Installing and protecting WordPress from CLI and .htaccess

By Martín Navarro – Quality Assurance at Santex

MArtin Navarro Blog 2

Installing WordPress has never been easy as it is in the most recent versions of it. The steps are as easy as to copy over FTP all the files of the CMS to our hosting and access our site from its URL to start its installation. Sometimes if we have SSH access to our server we can download and unzip WordPress files directly to our website directory without the need of a FTP client, we just need a shell from Linux, OS X or Windows with Putty and use the following commands.

First we need to navigate to the root folder of our website that depending on your hosting/ server configuration can be different from the following example:

cd /home/your_website/public_html

Now that we are already positioned on our website root directory, we proceed with the download of the latest WordPress installation files:

wget http://wordpress.org/latest.zip

The download will start and it will be blazing fast since we are using our hosting internet connection.

Now lets unzip all the WordPress files:

unzip latest.zip

After doing this we are going to get a new folder in our website root called “wordpress”, we need all the files inside of it, located in our website root folder (only if we are going to host just one WP installation)

cp -rf ./wordpress/* ./

With that command we are moving all the files inside the “wordpress” folder to our website root folder.

And that’s all! Now we just need to point our browser to our domain and start with the configuration of our new WordPress site.

Although that’s not really all, once the installation/configuration of our new website is done, we need to secure it. One of the easiest ways to do this is by using the .htaccess file (Hypertext Access) within that file we can override some features of our webserver. By using the right commands, we can defend our website from spammers, hackers and other types of attackers.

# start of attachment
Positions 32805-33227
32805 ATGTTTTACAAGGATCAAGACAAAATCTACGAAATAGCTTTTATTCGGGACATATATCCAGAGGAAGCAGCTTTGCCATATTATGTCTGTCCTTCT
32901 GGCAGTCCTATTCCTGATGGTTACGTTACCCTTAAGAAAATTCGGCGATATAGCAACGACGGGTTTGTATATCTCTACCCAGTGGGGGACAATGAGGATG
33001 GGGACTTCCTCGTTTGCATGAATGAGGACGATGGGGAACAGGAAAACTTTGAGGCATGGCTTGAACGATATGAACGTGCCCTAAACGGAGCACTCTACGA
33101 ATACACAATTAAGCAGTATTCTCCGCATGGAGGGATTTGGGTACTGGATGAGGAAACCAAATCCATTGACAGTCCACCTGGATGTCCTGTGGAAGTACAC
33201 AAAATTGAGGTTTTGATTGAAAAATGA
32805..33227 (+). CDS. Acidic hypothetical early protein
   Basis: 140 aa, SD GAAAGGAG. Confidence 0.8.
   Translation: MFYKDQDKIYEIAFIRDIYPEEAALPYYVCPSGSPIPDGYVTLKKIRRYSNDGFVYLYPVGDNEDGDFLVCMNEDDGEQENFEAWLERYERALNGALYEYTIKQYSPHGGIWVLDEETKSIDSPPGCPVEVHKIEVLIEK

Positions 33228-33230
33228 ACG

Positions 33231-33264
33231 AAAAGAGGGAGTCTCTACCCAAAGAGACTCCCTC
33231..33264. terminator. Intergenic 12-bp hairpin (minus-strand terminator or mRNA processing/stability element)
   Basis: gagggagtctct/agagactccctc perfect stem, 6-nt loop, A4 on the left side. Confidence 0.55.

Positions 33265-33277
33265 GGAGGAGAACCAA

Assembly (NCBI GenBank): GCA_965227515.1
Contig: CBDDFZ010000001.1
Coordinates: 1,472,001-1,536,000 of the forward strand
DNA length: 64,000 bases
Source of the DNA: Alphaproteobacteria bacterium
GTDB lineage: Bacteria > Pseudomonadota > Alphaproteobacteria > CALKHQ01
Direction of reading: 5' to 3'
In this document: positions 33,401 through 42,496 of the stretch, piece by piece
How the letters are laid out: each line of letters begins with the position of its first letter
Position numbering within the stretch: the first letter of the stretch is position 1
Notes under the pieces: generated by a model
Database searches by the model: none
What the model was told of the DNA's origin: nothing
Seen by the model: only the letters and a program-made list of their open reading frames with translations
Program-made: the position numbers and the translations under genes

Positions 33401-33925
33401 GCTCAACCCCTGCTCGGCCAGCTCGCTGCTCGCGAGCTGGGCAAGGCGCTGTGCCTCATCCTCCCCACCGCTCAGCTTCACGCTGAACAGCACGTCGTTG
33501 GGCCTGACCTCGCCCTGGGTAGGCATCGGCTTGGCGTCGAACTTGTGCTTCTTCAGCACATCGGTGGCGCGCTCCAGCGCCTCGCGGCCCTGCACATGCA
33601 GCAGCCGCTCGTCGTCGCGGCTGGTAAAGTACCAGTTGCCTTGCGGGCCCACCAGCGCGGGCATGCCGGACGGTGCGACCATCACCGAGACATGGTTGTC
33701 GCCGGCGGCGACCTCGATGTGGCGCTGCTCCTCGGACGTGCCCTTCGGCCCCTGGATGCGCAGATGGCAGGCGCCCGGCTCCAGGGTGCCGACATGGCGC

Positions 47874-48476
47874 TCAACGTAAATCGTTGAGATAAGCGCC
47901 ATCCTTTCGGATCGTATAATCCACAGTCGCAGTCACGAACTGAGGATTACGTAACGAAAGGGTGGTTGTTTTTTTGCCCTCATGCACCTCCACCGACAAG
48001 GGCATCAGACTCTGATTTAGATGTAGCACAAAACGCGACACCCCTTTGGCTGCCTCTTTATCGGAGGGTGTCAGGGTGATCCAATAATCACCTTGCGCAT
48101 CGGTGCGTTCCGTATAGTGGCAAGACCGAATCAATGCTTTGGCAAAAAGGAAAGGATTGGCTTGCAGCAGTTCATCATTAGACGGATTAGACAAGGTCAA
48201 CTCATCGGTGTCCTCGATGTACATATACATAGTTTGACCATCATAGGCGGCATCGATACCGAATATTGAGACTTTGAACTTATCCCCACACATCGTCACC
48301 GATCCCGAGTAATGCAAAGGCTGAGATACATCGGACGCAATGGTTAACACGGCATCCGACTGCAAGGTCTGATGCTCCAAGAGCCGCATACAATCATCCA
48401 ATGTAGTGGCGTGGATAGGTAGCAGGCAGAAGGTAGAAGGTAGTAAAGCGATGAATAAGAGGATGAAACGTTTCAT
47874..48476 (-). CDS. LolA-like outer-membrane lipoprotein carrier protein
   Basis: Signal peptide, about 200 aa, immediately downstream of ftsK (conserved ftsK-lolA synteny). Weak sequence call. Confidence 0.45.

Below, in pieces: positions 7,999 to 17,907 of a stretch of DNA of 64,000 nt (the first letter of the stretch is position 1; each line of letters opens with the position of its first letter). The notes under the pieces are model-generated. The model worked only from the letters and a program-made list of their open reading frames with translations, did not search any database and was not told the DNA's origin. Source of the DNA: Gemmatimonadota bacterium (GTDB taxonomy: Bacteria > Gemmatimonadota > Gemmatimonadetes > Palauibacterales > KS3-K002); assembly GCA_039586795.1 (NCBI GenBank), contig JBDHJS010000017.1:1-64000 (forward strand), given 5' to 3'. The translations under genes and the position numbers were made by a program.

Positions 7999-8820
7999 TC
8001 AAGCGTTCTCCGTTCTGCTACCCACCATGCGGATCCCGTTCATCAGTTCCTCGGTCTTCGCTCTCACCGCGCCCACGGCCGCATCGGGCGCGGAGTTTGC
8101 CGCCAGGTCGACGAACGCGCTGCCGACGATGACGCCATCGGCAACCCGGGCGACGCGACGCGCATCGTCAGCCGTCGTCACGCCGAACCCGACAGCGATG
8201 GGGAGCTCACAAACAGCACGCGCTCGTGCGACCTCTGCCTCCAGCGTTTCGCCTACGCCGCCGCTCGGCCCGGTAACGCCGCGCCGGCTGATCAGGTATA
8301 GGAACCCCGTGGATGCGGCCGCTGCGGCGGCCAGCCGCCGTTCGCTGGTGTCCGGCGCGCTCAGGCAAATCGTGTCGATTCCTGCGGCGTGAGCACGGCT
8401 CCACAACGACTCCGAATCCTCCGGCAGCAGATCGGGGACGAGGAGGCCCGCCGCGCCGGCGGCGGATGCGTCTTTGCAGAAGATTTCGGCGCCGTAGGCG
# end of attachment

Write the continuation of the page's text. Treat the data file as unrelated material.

After enabling the “Permalinks” functionality of WordPress a .htaccess file is created in the root folder of our website and indicates to our web server how the URL’s for our posts are going to be created.

Let’s protect our wp-config.php, .htaccess files. These files contains very sensitive information and it’s the first file we MUST protect from attackers. It contains information on the database we are using, user, password and other configurations parameters.

This is the parameter we must add between the lines “#BEGIN of WordPress” and “#END of WordPress”

<files wp-config.php> order allow,deny deny from all </files>

<Files .htaccess> order allow,deny deny from all </Files>

No one, not even ourselves, will be able to access that file. In our case we will still be able to access it via SSH, SCP, FTP.

Let’s disable directory listing, by doing this we are going to hide our folder structure and it’s a good measure to difficult the attacker’s first intentions.

Options All -Indexes

Protecting our images from Hot Linking, this is a technique where other users steal our bandwidth by using our images directly from its URL into their own websites. This is good for the bandwidth thief but not for us since all of the images in their website are going to be loaded from OUR web server.

Add the following lines to your .htaccess file.

RewriteEngine On RewriteCond %{HTTP_REFERER} !^$ RewriteCond %{HTTP_REFERER} !^http://(www\.)?yourdomain.com/.*$ [NC] RewriteRule \.(gif|jpg)$ http://www.yoursite.com/hotlink.gif [R,L]

With these lines the attacker will use the URL but the image displayed is not going to be the right one but a warning image that we created for this matter.

These lines and practices are just a few but are the most important ones to follow right after the installation of our website or even later if we already have an old installation of WordPress.

About the Author: Martin Navarro is a detailed Quality Assurance professional with full system development lifecycle experience, including designing, developing and implementing test plans, test cases and test processes. Martin is a strategic team player always willing to contribute and to solve problems.